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We are pleased to offer imperial folio engravings from the 1777 publishing of Mark Catesbys Natural History of the Carolinas, Florida and the Islands of the Bahamas. This magnificent early German / Latin edition was titled Piscium, Serpentum, Insectorum, aliorumque nonullorum Animalium. Nicholaus Friedrich Eisenberger and Georg Lichtensteiger issued the reprinting of volume two of Catesby’s work in 1750. It was so popular that it led to a second edition in 1777 from which these prints come, published by Johann Joseph Fleischmann in Nuremberg. Unlike the Seligmann edition, which was issued in a smaller format, this printing is imperial folio. It is the same size as the first, second, and 1771 edition. The paper and coloring are more desirable in this printing when compared to the 1771 edition which was printed on Whatman woven paper (which had a tendency to brown and become brittle). The engravings for the 1777 edition were printing on chain-linked, J. Honig & Zoonen watermarked paper often featuring a fleurs-de-lis.
Mark Catesby was the first American naturalist and illustrator. Though born in England in 1682, Catesby spent several years of his life in the colonies studying the natural flora and fauna. He was so fascinated he produced the first color plate, natural history work on American flora and fauna. One of the signatures of Catesbys work is that it incorporates plant and animal life on the same page. Combining the flora and fauna was to save time and money but also began a new style of print composition.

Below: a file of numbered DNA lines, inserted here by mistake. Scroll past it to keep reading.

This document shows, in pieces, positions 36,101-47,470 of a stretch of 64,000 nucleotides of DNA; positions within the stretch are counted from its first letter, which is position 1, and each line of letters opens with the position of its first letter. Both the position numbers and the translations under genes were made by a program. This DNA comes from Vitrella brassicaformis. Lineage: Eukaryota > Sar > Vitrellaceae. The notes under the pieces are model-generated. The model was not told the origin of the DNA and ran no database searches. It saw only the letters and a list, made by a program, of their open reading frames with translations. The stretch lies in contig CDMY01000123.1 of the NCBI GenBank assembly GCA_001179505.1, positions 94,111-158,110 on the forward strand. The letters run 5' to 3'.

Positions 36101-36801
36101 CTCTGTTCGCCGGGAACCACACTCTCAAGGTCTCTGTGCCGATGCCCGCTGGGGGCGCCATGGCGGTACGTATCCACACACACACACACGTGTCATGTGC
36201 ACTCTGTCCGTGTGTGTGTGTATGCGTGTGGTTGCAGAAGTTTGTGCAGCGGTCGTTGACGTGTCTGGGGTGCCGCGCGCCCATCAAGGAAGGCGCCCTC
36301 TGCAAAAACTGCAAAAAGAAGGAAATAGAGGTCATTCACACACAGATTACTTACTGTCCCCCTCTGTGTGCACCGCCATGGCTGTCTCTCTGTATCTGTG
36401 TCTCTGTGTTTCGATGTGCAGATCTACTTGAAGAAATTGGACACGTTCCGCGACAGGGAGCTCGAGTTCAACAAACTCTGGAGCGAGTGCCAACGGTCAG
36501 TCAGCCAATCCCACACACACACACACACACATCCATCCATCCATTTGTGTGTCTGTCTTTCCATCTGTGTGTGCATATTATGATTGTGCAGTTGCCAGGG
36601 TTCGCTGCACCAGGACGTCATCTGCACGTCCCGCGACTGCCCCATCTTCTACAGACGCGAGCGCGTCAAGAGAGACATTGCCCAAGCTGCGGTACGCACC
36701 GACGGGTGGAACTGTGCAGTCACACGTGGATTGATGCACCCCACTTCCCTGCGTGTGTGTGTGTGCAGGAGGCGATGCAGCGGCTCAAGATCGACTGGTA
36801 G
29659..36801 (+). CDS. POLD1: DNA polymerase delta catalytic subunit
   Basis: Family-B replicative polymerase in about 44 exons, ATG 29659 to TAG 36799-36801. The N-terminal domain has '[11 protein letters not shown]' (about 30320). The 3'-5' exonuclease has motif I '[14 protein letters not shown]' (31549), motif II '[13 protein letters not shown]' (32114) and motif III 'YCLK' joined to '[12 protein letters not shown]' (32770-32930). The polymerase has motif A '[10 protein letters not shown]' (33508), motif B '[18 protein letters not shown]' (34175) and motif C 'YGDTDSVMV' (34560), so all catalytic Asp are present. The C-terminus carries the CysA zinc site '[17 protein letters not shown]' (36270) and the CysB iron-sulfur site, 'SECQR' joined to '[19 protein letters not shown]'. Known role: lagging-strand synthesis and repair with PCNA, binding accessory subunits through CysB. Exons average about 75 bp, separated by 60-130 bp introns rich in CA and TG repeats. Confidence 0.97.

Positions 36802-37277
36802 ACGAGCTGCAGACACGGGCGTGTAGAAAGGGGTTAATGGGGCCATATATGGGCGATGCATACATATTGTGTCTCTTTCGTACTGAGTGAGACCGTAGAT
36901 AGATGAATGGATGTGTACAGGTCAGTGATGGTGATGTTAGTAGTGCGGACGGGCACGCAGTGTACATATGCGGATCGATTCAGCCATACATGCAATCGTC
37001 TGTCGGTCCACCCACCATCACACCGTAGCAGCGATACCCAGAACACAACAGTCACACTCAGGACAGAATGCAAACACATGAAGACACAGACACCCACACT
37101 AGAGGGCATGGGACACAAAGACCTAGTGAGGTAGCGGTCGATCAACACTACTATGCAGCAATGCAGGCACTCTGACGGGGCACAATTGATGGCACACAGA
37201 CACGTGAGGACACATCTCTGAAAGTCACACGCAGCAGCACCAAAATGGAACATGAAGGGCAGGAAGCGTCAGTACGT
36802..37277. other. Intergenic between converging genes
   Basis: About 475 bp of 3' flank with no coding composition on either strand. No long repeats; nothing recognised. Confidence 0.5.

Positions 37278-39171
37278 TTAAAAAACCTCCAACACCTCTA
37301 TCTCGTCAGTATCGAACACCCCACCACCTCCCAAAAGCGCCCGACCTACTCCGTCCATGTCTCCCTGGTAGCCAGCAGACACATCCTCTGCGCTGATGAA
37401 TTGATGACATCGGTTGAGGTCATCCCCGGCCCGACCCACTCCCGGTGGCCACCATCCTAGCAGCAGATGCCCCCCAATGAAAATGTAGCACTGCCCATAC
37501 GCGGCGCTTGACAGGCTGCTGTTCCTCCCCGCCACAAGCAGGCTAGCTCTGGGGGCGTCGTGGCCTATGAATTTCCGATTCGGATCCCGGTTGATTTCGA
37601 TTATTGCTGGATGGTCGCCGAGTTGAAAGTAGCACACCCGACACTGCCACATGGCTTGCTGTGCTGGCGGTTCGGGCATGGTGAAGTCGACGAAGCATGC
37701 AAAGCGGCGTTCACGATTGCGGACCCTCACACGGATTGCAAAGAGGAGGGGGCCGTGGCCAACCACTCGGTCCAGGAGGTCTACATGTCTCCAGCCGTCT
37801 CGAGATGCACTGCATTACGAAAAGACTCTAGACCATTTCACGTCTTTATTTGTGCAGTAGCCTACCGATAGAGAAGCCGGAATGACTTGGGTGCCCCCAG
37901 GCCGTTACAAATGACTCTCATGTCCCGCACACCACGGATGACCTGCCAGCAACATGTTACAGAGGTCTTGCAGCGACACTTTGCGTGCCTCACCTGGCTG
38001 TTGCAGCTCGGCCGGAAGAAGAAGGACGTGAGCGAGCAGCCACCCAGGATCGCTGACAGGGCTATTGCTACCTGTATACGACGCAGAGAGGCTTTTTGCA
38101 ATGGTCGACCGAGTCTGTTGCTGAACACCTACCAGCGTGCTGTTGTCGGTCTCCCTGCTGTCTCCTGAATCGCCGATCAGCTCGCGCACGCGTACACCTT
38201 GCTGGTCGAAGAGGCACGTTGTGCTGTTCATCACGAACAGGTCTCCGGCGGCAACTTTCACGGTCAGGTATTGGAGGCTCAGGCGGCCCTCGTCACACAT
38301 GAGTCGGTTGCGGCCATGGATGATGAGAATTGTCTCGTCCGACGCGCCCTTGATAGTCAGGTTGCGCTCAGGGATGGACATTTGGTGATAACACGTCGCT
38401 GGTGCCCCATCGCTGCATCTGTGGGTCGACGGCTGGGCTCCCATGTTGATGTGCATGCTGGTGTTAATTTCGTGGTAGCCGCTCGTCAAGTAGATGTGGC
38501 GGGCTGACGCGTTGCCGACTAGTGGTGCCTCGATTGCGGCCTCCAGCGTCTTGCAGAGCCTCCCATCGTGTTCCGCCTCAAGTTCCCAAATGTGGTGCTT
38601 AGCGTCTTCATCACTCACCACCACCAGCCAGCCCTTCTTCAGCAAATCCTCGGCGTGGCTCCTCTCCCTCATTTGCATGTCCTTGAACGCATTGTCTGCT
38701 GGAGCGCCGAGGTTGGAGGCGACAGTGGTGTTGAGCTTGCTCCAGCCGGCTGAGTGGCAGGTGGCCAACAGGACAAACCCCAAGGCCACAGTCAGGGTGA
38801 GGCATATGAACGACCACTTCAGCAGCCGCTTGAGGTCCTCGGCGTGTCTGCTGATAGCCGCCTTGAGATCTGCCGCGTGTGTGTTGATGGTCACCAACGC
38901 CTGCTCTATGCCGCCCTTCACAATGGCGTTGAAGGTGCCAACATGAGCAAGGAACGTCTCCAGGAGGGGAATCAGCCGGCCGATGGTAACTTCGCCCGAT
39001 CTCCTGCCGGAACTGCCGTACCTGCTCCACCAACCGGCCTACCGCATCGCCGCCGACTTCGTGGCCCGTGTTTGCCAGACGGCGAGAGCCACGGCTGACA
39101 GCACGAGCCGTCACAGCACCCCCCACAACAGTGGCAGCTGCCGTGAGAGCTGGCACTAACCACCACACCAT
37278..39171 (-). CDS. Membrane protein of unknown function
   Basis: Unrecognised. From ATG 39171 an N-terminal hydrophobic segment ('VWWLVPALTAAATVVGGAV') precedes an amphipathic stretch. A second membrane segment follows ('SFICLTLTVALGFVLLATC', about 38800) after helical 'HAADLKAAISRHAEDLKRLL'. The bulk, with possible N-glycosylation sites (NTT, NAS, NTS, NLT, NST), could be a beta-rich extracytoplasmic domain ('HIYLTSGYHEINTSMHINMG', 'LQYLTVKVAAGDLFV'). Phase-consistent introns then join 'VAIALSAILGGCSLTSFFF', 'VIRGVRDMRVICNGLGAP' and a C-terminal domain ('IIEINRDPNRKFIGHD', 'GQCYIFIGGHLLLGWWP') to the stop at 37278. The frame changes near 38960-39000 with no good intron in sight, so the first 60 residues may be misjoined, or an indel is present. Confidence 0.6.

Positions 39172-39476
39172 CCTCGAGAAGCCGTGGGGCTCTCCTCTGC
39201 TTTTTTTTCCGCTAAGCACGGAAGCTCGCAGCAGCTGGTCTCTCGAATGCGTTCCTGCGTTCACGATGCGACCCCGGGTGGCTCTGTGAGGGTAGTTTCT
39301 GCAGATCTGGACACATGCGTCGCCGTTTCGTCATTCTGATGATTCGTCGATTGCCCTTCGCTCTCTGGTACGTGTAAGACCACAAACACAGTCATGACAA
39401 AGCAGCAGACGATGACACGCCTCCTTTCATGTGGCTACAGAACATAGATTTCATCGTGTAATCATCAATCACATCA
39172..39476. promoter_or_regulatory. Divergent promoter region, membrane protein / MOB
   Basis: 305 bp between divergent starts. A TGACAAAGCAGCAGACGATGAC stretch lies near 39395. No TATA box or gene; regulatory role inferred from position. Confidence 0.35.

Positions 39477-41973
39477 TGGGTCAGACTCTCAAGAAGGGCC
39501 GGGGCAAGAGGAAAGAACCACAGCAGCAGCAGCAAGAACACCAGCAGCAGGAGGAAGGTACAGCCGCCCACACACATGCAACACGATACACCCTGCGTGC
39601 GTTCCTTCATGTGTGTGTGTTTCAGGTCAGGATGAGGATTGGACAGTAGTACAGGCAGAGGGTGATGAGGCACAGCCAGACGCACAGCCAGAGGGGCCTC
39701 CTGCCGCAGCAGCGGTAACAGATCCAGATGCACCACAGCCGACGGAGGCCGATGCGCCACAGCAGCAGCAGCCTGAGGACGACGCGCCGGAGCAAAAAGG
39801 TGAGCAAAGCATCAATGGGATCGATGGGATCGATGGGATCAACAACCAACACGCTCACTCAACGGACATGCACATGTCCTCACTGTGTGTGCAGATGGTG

“Mark Catesby made a valuable and important contribution to ornithological illustration. He was confident enough to break new ground – to portray his birds more naturally than before, with foliage backgrounds, and to adopt the folio format. He depicted the natural history of one area in its entirety, and often drew from living models … AS HIS WAS THE EARLIEST PUBLISHED NATURAL HISTORY OF A PART OF THE NEW WORLD, HE HAS BEEN CALLED THE FATHER OF AMERICAN ORNITHOLOGY.” (Jackson)
Catesby set out to illustrate all the plants, birds, fish, and reptiles in America. His work greatly contributed to the natural sciences of the 18th century. Hunt describes the work as: “the most famous color-plate book of American plant and animal life, and a fundamental and original work for the study of American species. Engravers could not be afforded to get the work to print, so Catesby studied under Joseph Goupy where he learned how to etch the plates himself. The result of his dedication is this wonderfully detailed and informative work which gave a detailed view of the natural world of America.
Catesby’s work was also the first to abandon the Indian names for his subjects, trying to establish scientific names based on generic relationships. Linnaeus used Catesby’s work as the basis for his system of binomial nomenclature for the American species.
Provenance: Library of John M. Schiff